The Department of Social Services is currently co-ordinating a call for comment from Australian NFPs and charities to chart a better future for the sector. A Blueprint Expert Reference Group (BERG) has been established to develop the sector-led roadmap.
The Blueprint aims to establish a 10-year vision and priorities for action. It will become a roadmap for government reforms and sector-led initiatives to boost the sector’s capacity to support and reconnect Australian communities. There will also be a Review of Philanthropy to understand trends in philanthropic giving, with The Productivity Commission tasked with delivering an inquiry into philanthropy by May 2024.
In reviewing the document, we can highlight the following key points:
Discussion points for Australian NFPs
To develop a better future plan for NFPs, the issues paper raises general questions about the not-for-profit sector in Australia. It identifies these key areas for discussion:
- Measurement, outcomes and quality of services
- Policy, advocacy, communications and engagement
- Philanthropy and volunteering
- Governance, organisation and legal environment
- Leadership and staff development
- Government funding, contracting and tendering
- Information Technology, communication and marketing
- Leveraging assets and social finance.
Highlights of the issues paper
The issues paper highlights some of the recurring pain points for NFP management – such as outcome measuring for grant funding, taxation transparency and unlocking the potential of assets – and makes some interesting observations.
Outcomes based funding
NFP funding is shifting to prioritise outcomes over projects, but there are financial burdens to the NFP from these outcomes-based funding approaches.
The paper notes that measuring outcomes means new costs for the NFP in operations and service delivery. “Outcomes measurement requires new skills and organisational systems… New skills and systems needed are not broadly accessible to NFP organisations (Gilchrist 2020) and measurement expectations from funders are often not uniform.” It points to a lack of current models of sector-led coordination that build capacity and reduce costs in outcomes measurement. The collection of new outcomes data, “can create an administrative burden in terms of tracking outcomes and additional training and analysis costs. Recent research finds only 38% of NFP organisations collect any kind of outcomes data.”
Taxation inconsistencies and transparency
NFPs’ regulatory accountabilities sit across multiple levels of government, and this has led to inconsistencies in the sector in terms of accounting standards and taxation, the issues paper notes.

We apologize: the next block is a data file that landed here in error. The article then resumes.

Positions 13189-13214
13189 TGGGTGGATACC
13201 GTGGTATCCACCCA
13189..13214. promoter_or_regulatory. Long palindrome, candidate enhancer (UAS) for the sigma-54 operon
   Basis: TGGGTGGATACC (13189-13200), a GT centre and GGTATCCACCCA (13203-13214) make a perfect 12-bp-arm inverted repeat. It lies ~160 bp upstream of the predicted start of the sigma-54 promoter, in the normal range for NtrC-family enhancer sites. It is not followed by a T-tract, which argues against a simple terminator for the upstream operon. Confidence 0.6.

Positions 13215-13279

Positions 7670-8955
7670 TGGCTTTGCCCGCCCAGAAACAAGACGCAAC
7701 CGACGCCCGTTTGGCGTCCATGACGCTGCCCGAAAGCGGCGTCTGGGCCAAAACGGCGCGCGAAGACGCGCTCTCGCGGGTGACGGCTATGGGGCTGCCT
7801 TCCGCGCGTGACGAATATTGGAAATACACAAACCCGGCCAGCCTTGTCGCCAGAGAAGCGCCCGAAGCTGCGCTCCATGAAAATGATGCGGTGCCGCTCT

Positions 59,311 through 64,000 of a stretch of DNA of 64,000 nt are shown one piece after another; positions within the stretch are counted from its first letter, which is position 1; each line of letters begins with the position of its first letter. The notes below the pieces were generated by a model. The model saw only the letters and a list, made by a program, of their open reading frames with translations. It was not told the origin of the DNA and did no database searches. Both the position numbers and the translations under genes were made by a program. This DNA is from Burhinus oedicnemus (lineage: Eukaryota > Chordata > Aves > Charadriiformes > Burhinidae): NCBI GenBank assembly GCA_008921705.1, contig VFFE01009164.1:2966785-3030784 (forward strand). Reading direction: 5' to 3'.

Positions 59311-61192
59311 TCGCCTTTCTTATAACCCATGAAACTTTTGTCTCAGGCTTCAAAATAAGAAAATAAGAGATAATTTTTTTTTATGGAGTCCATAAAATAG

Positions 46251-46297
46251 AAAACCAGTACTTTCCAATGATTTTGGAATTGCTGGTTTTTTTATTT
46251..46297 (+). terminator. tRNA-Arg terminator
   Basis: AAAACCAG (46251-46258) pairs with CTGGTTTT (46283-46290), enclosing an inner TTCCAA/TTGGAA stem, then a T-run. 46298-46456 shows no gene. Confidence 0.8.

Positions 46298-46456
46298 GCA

“Unlike the United States, the United Kingdom and Canada, Australia does not have a bespoke accounting standard for charities, which limits consistency in accounting, reporting and auditing.” Inconsistencies in tax concessions are another feature. “Australia also has a history of discretionary application of concessions such as public benevolent institution status by political leaders.” And only half of Australian charities have Deductible Gift Recipient (DGR) status, which is the main mechanism through which the federal Government incentivises Australian taxpayers to donate. The paper notes, “This means the processes by which concessionary tax status are conferred are not always transparent to NFP organisations or taxpayers.”
Ways to unlock the benefits of assets
The NFP sector is host to considerable and growing material and financial assets, although assets are unevenly held across the sector. The paper asks, “How can NFPs best use their assets?”
Charities reported more than $422 billion in assets in the 2021 ACNC reporting period, an increase of nearly $31 billion from the previous reporting period. “The overall growth of sector assets raises a question of whether and how sector-level resources might be unlocked in support of a more financially resilient and operationally healthy sector.”
Social impact investing (SII) is gaining attention as a means of leveraging capital across sectors to support social outcomes. “SII investments range from social impact bonds to payment by outcomes contracts, and layered or ‘blended’ financial products, which combine grants, loans and/or investments. A typical characteristic of many SII approaches is cross-sectoral partnership to support effective investment for specified outcomes.” However, the paper notes that many SII products are finance-driven –“not fit for the needs, structures and financial realities of the majority of NFPs and do not overcome some of the reasons why this sector makes relatively limited use of external finance.” Newer SII products are “providing more patient – or long term – capital and broader access to blended and grant finance than early SII products offered.”
Next Dimension Accounting will stay across these issues as they are developed as they ultimately strengthen our ability to work with clients to achieve the best outcomes in the existing or future environment.
How you can contribute
The issues paper contains relevant questions, the NFP Sector Development Blueprint Issues Paper and the NFP Sector Development Blueprint Issues Paper Summary Vision.
NFP responses are due by 20 December 2023. You can answer their questions for NFPs via the guided questionnaire or by uploading a submission. Your submission will form part of the next phase of work on the NFP Sector Development Blueprint.